Why us


Is all work and no play bad for business?

Is all work and no play bad for business?

The trend for office Ping Pong tables, gaming stations and the all-important beer fridge has almost become a cliche. But is there evidence to suggest that these perks improve productivity?

As children, we are encouraged to play and explore, but as we grow, the role of fun and play is given a lesser value. We are taught to follow the rules and take work seriously, and this can put a cap on innovation and engagement at work.

Creating space for a more playful approach to work can help engage employees, encourage fresh thinking and facilitate greater collaboration, leading to greater innovation and a happier, more productive team. Research by the University of Oxford showed a positive link between happiness and productivity, with evidence that happy workers are 13 percent more productive.

Play opens up the possibilities. When you say ‘work,’ often work gets you to the thought that there’s one way to do things, that there is a right answer that you have to get to, which can put a lot of pressure on you in terms of how you approach your work. Play can be very freeing. It gives you that freedom to explore a little bit, to experiment, and that’s what helps get you to different solutions that are often more innovative and that can allow you to adapt to new situations.

Michelle Leo, MD at Ideo

Play can be found in movement through exercise, creation through art or building activities, problem-solving challenges such as puzzles, and the excitement of a new challenge. For many, the problem is finding time for play, so the challenge becomes integrating aspects of play into the everyday. This can be as small as encouraging employees to take time away from their desks during breaks, whether to play a game of pool, take a walk or participate in a lunchtime yoga class.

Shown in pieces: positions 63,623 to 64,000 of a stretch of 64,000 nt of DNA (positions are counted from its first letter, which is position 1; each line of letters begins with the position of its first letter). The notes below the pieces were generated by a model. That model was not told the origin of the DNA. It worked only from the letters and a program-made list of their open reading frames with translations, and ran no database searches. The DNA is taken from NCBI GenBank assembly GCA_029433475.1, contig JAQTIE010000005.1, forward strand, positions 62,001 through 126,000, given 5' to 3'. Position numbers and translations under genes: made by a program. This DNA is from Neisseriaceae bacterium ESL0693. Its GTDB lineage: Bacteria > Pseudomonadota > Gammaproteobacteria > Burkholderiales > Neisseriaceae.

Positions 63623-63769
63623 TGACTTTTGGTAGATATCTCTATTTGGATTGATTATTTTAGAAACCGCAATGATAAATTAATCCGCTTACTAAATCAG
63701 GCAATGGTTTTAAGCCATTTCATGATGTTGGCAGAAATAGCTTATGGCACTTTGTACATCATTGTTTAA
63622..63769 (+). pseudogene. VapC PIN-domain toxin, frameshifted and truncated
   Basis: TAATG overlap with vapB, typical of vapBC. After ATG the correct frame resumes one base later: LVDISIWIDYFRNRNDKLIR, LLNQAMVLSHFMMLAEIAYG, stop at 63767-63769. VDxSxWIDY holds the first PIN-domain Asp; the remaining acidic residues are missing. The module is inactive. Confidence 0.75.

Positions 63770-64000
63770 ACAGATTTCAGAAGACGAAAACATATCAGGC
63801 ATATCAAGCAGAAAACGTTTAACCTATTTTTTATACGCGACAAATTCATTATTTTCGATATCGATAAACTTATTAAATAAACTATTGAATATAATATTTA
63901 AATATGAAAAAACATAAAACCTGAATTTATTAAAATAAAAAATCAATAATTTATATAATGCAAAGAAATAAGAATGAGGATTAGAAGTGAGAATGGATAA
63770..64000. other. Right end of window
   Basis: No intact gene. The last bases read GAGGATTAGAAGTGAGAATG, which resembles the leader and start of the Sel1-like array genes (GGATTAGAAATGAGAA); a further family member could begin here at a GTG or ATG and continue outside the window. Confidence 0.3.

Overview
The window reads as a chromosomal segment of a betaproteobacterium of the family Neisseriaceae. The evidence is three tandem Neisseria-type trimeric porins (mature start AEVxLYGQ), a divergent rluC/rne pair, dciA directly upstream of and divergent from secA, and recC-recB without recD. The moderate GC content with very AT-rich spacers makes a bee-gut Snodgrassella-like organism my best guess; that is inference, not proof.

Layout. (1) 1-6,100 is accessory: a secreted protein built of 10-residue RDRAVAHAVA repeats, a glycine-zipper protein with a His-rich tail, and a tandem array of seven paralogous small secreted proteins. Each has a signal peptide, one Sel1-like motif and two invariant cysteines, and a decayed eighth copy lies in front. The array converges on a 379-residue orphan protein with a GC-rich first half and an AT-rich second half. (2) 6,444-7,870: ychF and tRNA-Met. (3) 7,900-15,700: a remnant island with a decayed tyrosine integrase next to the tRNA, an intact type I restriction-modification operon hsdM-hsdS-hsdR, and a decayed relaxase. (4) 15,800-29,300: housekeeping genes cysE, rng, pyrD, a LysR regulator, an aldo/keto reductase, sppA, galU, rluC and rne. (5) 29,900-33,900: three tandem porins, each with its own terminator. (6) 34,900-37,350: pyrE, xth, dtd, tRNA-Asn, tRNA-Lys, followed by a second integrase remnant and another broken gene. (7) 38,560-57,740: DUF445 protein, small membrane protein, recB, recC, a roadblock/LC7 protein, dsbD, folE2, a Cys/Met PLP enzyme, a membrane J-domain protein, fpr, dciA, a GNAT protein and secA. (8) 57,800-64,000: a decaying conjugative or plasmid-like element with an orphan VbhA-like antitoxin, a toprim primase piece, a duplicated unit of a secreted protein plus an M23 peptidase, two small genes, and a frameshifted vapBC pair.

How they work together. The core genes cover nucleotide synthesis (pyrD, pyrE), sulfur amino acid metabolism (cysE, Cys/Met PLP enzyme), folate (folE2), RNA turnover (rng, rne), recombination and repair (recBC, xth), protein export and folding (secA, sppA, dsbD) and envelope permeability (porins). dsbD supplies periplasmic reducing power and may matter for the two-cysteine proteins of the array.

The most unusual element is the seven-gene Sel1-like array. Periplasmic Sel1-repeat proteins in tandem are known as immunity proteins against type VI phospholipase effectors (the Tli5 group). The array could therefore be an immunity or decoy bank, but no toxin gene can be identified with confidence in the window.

Companies can deepen the integration of play by creating an environment that supports a more curious approach to work and allows the freedom to explore alternative solutions to problems. Employers, including the BBC and Google, even allocate time to pursue side projects during working hours, while the Lego Serious Play program provides a hands-on minds-on approach to learning, which activates parts of the brain that encourage creativity and fresh thinking.

Common mistakes

Focusing on play through competition

Not everyone is competitive, so this approach can discourage one set of employees whilst encouraging others.

Forcing fun

When participation is enforced and attendance is seen as mandatory (especially when outside of regular working hours), employees are likely to view activities with cynicism. Instead, organisers should prioritise asking employees what activities they prefer and look at how they can support those with heavy workloads to take part.

Lacking inclusivity

Often, there is one perspective on what fun is, which is set by those in leadership positions. Leaders must try to offer activities that appeal to the whole team. Consider what activities can engage a diverse range of experiences, including women, minorities and, importantly for those big team events, those who aren’t drinking.

Read more in our guide to building a compelling Employee Value Proposition. Learn how to craft an EVP that meets employee expectations and helps you to attract and retain top talent in your organisation.

Attracting talent in a competitive market

Only 29% of functional leaders report they have all the talent they need to meet current performance requirements. How can you ensure you are attracting the right talent to your organisation?

Read the guide

Get a copy of our Employee Value Proposition guide

Want to understand the key components that make a strong EVP? Dive into our latest guide.